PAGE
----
Swart’s success in using Planning Act controls to restrict quarries played an important role in the creation of the Aggregate Policy of the Planning Act. Subsequently, both he as an Ontario Legislator and PALS played a major role in securing the agricultural policies of the act.

PALS’ deep involvement in land use planning and the OMB shows us why an appeal tribunal should clearly have an expression of the importance of land use planning in the long- term interest of future generations in its name. This would be most clearly expressed as the Ontario Land Use Planning Board.

6. Decisions of Ontario Land Use Planning Board Should be Final
PALS’ is opposed to the proposal in the draft legislation that alterations by a provincial appeals tribunal to a municipal council land use planning decision should , if a council continues to object after ninety days, require a second hearing in order to be upheld. In this regard our views are shaped by the OMB rejection of a proposed urban boundary expansion in the City of Niagara Falls in the watershed of the Ten Mile Creek. The council of Niagara Falls even had the temerity to appeal our OMB victory to the courts, which resulted in a cost award to PALS and Jean Grandoni. This appeal by the city is illustrative of the profound contempt municipalities in Ontario have for provincial policy. If found to be in violation of policy by a provincially appointed planning board , municipalities should not have a second hearing to argue their case.

An important role in our OMB victory was played by our lawyer, David Donnelly, who acts in effect as a policy advisor to many Ontario environmental groups. He has warned that the proposed double hearing process could turn the proposed LAT into a rubber stamp for municipal councils.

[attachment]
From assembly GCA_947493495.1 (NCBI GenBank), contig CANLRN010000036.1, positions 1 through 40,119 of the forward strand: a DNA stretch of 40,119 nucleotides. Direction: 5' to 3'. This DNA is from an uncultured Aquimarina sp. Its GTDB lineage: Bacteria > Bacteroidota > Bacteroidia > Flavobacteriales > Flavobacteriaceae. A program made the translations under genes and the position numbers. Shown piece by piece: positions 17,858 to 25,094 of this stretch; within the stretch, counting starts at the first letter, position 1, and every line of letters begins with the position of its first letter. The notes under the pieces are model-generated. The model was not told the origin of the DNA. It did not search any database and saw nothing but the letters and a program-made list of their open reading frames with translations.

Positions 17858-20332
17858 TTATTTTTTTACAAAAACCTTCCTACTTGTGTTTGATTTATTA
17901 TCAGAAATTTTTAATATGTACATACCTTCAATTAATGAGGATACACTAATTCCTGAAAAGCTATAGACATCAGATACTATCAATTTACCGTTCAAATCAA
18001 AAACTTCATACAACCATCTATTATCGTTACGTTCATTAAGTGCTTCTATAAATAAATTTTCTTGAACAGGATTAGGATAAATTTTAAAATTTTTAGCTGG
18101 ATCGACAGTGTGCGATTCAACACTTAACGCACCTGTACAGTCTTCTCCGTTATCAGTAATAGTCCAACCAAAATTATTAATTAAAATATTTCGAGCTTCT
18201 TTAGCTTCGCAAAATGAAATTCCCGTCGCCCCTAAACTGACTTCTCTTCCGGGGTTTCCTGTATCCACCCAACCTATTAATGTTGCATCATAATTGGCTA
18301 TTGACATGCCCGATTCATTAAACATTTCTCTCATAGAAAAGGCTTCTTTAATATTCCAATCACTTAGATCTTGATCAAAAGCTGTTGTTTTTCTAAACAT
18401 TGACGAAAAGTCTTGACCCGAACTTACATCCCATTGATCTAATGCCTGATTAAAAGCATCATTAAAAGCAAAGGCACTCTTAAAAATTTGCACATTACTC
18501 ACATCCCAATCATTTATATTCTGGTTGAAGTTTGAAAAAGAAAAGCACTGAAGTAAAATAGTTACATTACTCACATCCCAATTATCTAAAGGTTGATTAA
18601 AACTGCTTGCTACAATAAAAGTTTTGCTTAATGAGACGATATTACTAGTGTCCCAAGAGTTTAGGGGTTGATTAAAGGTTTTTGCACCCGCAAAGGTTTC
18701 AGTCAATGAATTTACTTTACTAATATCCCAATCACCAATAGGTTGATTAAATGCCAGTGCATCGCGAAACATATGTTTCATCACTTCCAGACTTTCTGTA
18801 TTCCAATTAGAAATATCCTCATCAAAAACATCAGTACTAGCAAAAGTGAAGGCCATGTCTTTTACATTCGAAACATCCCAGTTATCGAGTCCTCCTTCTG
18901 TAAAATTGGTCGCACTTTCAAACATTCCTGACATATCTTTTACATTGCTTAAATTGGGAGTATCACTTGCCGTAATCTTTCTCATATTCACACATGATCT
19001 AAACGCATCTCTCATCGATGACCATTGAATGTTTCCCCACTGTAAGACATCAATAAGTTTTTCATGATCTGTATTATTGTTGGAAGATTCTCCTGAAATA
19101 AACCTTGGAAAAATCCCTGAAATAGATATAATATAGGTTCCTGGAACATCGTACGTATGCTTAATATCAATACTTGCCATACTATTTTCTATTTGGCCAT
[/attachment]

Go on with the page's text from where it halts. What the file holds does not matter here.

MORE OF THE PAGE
The victory of PALS and Jean Grandoni at the OMB was based on a number of violations of provincial policy. Critical to the victory was the testimony given under subpoena from PALS, of Mark Christie, a senior planner with the Ministry of Municipal Affairs and Housing. (MMAH) The essence of his testimony was that the urban expansion was not needed as it has been provincial policy since the 1980s that calculations of residential land supply should be made on an upper tier, (regional) basis. In opposition to PALS, the City of Niagara Falls and the Niagara Region argued that excessive land supplies in Port Colborne and Fort Erie should not be used to prohibit an urban boundary expansion in Niagara Falls.

Christie’s expose was one of many violations of provincial policy uncovered at the hearing. One was a failure to follow the protocols of the Canada Land Inventory, which require on-site soil tests when soil mapping results are challenged. It was also demonstrated that the agricultural policy was violated by the failure to consider lands of lesser capability in southern Niagara Falls. Another was to ignore the Niagara Region’s Official Plan’s implementation of provincial policy to protect natural heritage. An onsite visit by experts of all parties confirmed that the subject lands are a deer migration corridor. It also demonstrated that a forested area contained a vernal pool, which in violation of storm water management guidelines of the province, was proposed to become a storm water pond.

7. PALS Proposals are Modest Additions to Proposed Reform Package
In conclusion, PALS wishes to stress that our two proposed legislative alterations are reasonable and modest alterations to well-intended reforms. Municipalities’ failure to respond for many years to PPS policies and more recently policies for climate change, to curtail urban expansions, and the protection of bio diversity, show the need for an Ontario Land Use Planning Board whose decisions should be final.

Reproduced with permission.